The Perfect Storm

THE HOLLYWOOD REPORTER

NEW MEDIA IV: DIGITAL FILMMAKER SPECIAL ISSUE
JUNE 23, 2000

Drenching the cameras with 3,000 gallons of water at a time was all in a day’s work during filming of “The Perfect Storm.” How to protect the equipment and still get the shots became an overriding issue for Oscar-winning cinematographer John Seale (“The English Patient”). Encasing the equipment in typical hard underwater housing was out of the question because the combined weight of the casings and the camera would have been beyond the capacity of the two Super Techno cranes. The cranes were being used for their ability to hydraulically snorkel out a distance of 30 to 40 feet. Seale turned to underwater cameraman Pete Romano, owner of HydroFlex, who started designing his own aquatic equipment after becoming dissatisfied with what existed on the market. Romano ultimately custom designed soft waterproof bags specifically for the project.

“Each bag was fitted with two air blasters to keep rain and water off the optical lens,” says Seale, whose recent credits include “The Talented Mr. Ripley” and the upcoming “Harry Potter and the Sorcerer’s Stone.” “The bags were purged with dry air that went through a compressor and a couple of filters to remove the moisture. The air pressure in the bag was slightly greater than the ambient pressure, which helped keep out water in the event of any leaks. We didn’t lose a single camera and, for a film like this, that’s incredible.”

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Second assistant camera and documentarian Heather Scobie was given the monumental task of recording lighting positions, camera movement and general camera continuity notes for each sequence in the film. "This diagram was of scene 157," Scobie offers, "which was during the height of the storm. George [Clooney] must climb out onto the ship's outrigger to cut loose the sea anchor, which is flying around in the wind and ripping apart the boat. Overall on Stage 16, John [Seale] created a general soft wash with 89 10K Sky pans through an 80' x 60' silent frost diffusion and highlighted specific areas with 20K Fresnels from the perms [shown on the inset diagram]. For this particular shot, the #3 storm drop was placed on the back wall [from bottom along right hand side of page over the bluescreen], and the Image 80s were not used. John also had a fiber-optic acetylene torch rigged up for George to carry with him, and used the MR-16 at the end of the outrigger to create some interactive for that effect."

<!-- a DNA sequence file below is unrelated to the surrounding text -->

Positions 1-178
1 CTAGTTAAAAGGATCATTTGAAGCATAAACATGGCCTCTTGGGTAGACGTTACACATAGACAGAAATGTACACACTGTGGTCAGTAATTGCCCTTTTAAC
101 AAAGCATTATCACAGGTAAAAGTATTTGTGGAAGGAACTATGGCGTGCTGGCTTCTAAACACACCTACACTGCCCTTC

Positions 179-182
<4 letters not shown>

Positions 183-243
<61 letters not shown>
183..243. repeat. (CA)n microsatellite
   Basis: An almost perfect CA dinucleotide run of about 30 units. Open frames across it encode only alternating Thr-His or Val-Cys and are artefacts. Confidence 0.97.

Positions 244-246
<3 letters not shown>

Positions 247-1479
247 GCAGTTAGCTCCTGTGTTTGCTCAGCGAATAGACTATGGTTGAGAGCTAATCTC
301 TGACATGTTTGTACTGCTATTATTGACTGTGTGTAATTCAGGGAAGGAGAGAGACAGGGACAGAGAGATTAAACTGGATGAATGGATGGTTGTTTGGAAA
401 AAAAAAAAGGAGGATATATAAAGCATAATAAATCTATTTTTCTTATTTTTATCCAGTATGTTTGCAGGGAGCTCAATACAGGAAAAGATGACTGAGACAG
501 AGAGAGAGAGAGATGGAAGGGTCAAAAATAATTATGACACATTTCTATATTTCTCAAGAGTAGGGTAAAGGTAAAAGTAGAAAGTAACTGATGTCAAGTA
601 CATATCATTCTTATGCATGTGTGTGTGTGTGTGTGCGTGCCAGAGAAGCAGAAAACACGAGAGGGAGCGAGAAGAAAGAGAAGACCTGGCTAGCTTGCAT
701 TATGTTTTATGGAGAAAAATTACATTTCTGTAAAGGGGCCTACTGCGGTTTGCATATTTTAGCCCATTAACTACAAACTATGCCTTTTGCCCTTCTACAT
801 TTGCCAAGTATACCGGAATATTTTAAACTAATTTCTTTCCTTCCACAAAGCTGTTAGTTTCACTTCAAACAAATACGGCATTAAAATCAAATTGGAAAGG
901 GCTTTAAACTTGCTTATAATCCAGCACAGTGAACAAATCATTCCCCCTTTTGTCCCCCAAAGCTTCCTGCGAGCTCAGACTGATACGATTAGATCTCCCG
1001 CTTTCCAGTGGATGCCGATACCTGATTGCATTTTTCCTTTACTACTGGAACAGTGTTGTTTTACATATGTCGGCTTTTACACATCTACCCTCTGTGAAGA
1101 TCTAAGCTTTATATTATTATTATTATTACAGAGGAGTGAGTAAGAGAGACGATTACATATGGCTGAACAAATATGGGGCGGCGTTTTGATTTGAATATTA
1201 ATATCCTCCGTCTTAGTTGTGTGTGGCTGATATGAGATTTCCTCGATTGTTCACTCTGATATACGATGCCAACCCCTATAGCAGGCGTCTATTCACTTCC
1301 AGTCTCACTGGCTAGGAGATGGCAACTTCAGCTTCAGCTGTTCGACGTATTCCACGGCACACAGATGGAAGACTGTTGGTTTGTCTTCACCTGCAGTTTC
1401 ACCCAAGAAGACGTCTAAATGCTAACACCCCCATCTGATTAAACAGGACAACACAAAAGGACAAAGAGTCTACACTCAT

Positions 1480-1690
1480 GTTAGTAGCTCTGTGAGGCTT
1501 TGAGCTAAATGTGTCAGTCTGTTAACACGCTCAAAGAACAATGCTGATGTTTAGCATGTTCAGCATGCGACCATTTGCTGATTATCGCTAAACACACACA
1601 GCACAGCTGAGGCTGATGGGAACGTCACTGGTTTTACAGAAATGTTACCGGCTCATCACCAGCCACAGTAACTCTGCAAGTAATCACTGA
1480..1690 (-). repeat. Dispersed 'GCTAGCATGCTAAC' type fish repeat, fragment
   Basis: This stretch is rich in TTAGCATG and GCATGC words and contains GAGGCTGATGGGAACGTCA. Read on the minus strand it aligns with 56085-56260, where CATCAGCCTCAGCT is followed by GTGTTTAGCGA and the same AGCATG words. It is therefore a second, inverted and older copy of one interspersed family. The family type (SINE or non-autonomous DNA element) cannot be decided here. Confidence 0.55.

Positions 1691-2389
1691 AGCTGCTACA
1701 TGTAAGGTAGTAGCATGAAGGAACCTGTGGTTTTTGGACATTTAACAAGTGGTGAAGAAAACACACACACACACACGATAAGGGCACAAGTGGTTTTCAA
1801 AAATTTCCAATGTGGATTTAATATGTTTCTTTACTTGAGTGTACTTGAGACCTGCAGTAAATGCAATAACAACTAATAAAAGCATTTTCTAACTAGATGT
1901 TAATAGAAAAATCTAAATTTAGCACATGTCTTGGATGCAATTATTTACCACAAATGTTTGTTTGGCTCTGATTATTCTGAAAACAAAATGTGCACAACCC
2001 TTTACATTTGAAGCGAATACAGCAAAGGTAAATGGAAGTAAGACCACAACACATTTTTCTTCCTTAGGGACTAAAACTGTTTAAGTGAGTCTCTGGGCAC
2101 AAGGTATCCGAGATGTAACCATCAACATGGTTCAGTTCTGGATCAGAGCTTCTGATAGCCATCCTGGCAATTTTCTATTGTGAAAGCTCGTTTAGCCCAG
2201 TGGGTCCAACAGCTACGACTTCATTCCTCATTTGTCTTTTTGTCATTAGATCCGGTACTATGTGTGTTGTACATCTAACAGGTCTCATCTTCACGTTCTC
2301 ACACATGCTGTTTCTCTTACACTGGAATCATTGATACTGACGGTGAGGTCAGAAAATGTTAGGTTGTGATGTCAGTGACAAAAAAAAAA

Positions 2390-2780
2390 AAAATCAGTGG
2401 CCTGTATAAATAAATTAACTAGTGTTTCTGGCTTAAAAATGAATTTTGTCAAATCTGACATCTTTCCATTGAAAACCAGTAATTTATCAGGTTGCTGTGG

Second assistant camera and documentarian Heather Scobie was given the monumental task of recording lighting positions, camera movement and general camera continuity notes for each sequence in the film. "This diagram was of scene 157," Scobie offers, "which was during the height of the storm. George [Clooney] must climb out onto the ship's outrigger to cut loose the sea anchor, which is flying around in the wind and ripping apart the boat. Overall on Stage 16, John [Seale] created a general soft wash with 89 10K Sky pans through an 80' x 60' silent frost diffusion and highlighted specific areas with 20K Fresnels from the perms [shown on the inset diagram]. For this particular shot, the #3 storm drop was placed on the back wall [from bottom along right hand side of page over the bluescreen], and the Image 80s were not used. John also had a fiber-optic acetylene torch rigged up for George to carry with him, and used the MR-16 at the end of the outrigger to create some interactive for that effect."